While 21:9 displays have never caught on for TVs, they seem to have found a niche with computers. Now most vendors have at least one 21:9 display, and at CES this year we saw larger, higher resolution 21:9 panels introduced. All of these panels are aimed at consumers so far, with an emphasis on integrated audio, multiple video inputs, MHL, and other consumer features. Because of this it isn't a surprise that the 21:9 display from NEC is also consumer focused, but let's see how it performs.

The EA293WMi is a 21:9 monitor with 2560x1080 resolution. As with all the 21:9 displays so far, the backlight is an edge-lit white LED that provides the sRGB color gamut but not AdobeRGB. I asked NEC what their target audience is with the 21:9 aspect ratio, as figuring that out has been somewhat challenging.

As I expected, their main target is people that want a display that multitasks between computer and movies or games. For people that watch a lot of films that are shot in the 2.39:1 aspect ratio (which is around half of the movies released each year), the 21:9 aspect ratio allows you to watch those films without black bars at the top. As someone that has a 2.40:1 projection system at home, I understand the desire to watch films without any letterboxing.

Another target that I was unaware of is medical imaging. For lots of medical imaging, people are still using a pair of 19", 4:3 displays to view content. A 29" 21:9 monitors provides a near direct drop-in replacement for those two displays as you can't really purchase them anymore. The NEC contains a DICOM (Digital Imaging and Communications in Medicine) mode, specifically targeting this use case. This is not a use that I, or most people, would likely be aware of but it does help to explain where 21:9 displays will fit in.

Most of the 21:9 monitors on the market have been more concerned with looks over usability. They have nice, thin profiles but lack height adjustments or VESA mounting holes on the back. They look stylish but if you want them at any other height you'll need to place them on top of something. Additionally if you want to use them in portrait mode, where their extra height can be a useful feature, you are going to need to come up with a complex system of mounting it to something. This lack of adjustments is a pet peeve of mine, so I'm happy to report that NEC doesn't restrict their display in this way.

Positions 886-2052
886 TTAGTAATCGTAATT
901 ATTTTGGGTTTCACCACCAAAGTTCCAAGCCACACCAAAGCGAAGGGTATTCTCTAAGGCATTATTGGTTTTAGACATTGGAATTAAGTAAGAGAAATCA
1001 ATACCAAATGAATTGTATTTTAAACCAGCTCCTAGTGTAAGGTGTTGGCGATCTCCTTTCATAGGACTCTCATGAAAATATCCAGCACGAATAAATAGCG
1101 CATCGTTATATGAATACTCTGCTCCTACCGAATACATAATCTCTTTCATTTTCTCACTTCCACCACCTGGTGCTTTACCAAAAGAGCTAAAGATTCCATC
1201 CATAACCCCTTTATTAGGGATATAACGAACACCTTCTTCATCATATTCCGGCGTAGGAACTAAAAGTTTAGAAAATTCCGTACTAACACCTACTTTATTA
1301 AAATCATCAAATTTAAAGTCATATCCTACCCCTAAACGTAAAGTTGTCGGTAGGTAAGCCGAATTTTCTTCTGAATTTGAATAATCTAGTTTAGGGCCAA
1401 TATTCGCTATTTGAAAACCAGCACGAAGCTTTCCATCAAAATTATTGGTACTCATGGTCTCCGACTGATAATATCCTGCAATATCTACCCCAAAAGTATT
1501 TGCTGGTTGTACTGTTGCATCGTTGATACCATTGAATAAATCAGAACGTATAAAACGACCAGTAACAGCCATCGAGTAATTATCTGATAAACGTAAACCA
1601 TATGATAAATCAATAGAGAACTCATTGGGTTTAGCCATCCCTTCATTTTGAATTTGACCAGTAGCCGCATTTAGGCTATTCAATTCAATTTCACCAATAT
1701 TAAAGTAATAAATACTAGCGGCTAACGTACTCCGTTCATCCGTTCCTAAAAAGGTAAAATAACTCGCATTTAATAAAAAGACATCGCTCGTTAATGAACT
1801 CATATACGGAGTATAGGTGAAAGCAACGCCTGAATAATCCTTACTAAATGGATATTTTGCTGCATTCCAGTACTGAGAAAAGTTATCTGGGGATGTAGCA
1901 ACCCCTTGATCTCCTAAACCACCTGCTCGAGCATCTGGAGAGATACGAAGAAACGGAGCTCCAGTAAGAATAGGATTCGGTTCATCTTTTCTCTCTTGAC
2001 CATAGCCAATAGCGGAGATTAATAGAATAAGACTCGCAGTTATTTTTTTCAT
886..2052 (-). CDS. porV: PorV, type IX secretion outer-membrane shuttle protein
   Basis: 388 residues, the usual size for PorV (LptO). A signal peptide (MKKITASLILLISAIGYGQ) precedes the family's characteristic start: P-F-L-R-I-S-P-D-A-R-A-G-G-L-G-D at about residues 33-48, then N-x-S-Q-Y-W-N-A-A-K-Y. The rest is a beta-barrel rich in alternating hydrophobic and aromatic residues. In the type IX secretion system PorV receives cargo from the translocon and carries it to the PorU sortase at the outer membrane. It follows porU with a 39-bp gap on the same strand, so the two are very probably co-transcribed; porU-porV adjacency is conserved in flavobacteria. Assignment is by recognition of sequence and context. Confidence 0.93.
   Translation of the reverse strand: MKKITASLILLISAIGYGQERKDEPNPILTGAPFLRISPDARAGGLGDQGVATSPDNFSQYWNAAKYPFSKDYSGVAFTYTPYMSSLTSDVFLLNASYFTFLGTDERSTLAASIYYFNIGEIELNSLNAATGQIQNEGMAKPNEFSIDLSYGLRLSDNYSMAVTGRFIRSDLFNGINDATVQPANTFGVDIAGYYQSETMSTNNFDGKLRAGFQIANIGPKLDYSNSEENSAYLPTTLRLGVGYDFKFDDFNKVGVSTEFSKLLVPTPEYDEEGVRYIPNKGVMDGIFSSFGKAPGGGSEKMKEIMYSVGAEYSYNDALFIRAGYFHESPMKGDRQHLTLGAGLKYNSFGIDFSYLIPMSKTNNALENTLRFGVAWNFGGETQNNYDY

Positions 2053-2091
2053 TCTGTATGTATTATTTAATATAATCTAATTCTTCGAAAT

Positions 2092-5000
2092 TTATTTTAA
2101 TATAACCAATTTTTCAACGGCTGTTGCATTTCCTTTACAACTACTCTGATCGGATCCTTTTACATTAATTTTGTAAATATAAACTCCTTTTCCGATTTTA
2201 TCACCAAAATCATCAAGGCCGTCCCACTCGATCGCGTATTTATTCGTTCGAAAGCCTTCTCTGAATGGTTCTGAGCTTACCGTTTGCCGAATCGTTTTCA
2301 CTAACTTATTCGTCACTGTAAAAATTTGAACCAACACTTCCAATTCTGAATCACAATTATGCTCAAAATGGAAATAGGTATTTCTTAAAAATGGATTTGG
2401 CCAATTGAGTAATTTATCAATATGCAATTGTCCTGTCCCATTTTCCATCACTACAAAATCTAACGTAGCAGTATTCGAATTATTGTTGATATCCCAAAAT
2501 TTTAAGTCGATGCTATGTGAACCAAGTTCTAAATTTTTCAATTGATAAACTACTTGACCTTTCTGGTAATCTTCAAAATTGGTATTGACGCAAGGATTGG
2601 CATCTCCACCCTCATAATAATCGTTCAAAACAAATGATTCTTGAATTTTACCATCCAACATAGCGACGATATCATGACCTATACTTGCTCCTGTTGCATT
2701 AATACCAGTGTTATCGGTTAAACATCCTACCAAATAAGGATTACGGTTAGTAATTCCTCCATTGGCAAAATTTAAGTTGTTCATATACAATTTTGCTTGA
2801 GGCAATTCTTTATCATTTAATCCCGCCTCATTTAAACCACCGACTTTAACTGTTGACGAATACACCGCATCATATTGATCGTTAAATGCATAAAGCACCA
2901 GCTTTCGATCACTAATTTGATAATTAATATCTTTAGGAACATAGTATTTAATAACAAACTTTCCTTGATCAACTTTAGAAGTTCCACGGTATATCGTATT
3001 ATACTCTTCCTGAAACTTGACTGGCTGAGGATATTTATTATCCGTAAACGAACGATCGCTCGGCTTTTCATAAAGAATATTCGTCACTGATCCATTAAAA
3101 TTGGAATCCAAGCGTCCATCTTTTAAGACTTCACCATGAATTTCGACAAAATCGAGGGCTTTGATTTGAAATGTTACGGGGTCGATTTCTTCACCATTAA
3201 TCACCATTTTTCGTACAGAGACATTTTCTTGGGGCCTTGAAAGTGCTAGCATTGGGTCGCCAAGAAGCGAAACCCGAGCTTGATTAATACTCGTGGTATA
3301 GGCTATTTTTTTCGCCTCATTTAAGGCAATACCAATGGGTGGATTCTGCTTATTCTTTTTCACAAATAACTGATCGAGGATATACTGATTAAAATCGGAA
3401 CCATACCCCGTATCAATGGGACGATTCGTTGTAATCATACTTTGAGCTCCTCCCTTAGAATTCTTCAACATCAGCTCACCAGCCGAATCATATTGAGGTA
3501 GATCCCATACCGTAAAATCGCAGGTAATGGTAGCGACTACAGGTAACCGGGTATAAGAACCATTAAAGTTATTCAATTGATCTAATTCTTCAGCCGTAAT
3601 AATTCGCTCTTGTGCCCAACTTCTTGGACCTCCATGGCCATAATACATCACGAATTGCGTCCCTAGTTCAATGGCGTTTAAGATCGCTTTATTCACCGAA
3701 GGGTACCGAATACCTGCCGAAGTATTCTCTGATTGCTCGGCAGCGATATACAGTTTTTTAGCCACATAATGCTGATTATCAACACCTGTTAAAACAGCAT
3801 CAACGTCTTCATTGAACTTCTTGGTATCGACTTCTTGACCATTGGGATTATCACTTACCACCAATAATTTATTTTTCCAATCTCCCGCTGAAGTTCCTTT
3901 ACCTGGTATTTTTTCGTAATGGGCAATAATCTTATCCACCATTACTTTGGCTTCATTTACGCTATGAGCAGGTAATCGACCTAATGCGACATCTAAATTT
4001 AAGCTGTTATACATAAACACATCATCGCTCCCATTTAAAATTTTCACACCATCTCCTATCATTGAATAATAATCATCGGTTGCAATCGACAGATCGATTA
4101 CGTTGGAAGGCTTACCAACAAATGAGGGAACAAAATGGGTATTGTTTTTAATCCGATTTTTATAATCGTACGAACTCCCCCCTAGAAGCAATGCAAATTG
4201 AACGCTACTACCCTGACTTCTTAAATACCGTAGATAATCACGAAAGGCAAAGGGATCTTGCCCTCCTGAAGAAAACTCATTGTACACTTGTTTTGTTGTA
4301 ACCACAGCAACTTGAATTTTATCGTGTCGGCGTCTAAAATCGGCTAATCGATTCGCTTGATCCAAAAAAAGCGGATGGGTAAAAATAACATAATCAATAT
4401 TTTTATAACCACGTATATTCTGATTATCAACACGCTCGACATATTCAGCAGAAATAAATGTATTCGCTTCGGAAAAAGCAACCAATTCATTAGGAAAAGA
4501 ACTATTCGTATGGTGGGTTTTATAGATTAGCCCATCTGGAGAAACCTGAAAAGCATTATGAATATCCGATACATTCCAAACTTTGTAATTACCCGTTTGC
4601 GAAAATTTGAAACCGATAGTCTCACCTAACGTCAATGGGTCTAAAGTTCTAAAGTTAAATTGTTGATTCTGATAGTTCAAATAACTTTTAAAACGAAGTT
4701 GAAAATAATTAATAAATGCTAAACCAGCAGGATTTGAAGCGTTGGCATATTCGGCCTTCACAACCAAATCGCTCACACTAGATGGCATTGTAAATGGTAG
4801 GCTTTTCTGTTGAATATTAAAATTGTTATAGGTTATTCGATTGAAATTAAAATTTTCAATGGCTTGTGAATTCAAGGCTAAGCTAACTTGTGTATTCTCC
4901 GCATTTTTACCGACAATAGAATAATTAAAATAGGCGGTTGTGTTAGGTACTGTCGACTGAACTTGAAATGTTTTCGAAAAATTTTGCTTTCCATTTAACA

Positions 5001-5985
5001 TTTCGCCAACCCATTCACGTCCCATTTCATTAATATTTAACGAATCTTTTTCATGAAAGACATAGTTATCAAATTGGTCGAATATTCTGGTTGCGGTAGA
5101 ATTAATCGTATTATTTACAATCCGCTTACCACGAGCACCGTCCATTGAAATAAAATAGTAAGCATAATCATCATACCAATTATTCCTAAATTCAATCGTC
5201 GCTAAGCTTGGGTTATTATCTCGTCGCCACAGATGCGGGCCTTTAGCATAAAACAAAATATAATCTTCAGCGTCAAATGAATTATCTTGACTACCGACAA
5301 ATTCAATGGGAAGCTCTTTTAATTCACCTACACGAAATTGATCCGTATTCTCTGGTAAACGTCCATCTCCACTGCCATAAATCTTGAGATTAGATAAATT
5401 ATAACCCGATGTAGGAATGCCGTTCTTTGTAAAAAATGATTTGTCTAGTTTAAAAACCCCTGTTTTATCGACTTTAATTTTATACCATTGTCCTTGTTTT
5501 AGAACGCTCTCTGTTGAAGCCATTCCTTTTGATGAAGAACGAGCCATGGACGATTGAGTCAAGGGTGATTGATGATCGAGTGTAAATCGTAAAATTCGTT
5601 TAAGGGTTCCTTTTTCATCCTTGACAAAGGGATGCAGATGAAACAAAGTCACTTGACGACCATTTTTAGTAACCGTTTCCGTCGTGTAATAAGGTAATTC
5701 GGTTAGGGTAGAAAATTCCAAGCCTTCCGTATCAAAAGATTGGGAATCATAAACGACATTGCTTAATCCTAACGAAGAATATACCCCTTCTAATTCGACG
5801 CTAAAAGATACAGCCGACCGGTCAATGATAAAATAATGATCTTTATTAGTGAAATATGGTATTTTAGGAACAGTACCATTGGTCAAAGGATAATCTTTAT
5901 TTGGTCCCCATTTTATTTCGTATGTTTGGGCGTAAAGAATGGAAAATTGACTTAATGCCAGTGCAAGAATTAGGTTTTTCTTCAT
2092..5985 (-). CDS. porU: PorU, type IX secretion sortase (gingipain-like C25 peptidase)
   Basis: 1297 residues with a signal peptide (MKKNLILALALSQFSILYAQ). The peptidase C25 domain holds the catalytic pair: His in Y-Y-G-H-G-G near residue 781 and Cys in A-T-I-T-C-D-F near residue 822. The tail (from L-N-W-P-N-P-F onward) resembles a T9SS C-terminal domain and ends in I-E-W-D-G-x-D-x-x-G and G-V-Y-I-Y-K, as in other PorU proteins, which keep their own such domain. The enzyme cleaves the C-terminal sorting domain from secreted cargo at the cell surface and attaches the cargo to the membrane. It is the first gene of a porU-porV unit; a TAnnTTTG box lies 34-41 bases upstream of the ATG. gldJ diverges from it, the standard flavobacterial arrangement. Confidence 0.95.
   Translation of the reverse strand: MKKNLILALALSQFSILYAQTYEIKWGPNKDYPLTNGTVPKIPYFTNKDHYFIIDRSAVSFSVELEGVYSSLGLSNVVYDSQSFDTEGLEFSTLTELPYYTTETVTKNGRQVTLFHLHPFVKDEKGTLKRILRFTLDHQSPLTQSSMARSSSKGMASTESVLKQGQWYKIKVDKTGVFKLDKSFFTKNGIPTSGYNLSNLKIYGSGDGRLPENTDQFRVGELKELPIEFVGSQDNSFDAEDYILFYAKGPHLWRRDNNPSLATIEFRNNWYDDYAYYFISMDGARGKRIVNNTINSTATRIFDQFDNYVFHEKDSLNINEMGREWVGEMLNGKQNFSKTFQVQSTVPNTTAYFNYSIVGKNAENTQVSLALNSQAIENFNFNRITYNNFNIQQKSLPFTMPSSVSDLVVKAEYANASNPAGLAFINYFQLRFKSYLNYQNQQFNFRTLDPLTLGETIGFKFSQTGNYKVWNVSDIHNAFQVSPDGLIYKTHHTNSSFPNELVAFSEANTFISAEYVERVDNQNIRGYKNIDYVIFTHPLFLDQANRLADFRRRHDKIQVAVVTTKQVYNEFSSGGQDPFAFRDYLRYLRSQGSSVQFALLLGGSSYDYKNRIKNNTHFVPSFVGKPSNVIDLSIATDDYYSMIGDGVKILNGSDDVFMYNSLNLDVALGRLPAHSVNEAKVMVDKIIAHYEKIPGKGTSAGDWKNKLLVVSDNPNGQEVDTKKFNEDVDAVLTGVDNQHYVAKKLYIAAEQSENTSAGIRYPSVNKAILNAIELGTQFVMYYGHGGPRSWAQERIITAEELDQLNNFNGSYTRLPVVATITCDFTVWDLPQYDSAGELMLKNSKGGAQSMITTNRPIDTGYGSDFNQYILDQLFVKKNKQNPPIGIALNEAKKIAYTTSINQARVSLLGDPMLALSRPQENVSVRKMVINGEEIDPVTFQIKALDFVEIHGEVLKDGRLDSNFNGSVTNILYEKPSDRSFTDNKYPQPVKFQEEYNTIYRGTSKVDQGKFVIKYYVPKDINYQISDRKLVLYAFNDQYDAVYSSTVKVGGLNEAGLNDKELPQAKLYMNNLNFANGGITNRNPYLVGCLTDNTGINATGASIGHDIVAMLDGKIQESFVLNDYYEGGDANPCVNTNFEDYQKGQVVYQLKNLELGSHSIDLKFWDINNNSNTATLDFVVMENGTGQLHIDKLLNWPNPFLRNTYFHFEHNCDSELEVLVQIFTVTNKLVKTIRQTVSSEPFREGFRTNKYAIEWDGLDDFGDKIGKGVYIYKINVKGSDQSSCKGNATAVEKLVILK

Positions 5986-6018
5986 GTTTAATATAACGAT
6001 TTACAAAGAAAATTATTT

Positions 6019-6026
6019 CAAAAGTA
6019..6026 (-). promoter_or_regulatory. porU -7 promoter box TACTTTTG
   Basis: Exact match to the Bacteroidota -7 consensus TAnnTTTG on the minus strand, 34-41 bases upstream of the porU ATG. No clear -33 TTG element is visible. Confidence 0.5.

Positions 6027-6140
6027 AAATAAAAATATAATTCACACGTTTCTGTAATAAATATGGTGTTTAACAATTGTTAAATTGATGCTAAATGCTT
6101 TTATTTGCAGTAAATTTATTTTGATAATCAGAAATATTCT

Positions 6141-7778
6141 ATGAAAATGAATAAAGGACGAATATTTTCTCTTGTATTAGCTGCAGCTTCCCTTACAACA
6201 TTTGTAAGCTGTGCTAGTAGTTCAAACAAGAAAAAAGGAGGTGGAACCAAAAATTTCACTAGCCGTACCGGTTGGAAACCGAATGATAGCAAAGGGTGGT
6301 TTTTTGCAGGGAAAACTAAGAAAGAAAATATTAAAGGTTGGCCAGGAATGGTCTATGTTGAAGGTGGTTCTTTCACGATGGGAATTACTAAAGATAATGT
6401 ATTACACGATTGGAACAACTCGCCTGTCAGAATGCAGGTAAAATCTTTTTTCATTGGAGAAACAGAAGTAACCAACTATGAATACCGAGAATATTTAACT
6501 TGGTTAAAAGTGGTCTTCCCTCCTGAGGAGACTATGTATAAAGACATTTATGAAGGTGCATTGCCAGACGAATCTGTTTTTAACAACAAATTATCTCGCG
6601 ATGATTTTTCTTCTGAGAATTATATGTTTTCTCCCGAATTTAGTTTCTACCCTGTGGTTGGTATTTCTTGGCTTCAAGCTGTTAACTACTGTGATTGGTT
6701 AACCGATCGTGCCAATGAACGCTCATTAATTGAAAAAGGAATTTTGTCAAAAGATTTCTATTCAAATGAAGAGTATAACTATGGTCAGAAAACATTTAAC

The stand included with the EA294WMi offers both height adjustments and the ability to rotate into portrait mode. There are also VESA mounting screws on the back so you can use your own stand if you desire as well. Even with their consumer line NEC still keeps more focus on ergonomics and usability than looks, which I admire. It also offers full tilt and swivel ability making the stand very versatile.

The EA294WMi is well stocked with inputs: DisplayPort, HDMI/MHL, Dual DVI (only one is Dual Link), and dual DSub mean that anything you want to connect should be possible. There is a 4-port USB hub that is integrated as well but it is only USB 2.0. Unlike the professional displays you can’t use the EA294WMi as a KVM for two computers.

The on-screen display is reminiscent of the professional line but is more consumer focused. Brightness levels are indicated in percent instead of cd/m^2 and there are fewer preset modes to select from. It still provides more flexibility than most displays but not the granular ability found on professional NEC models. The menus are fairly easy to control as button labels pop up on the screen. I’d prefer a 4-way control, or all the controls to be along the same side of the display, but all the required features are at least present.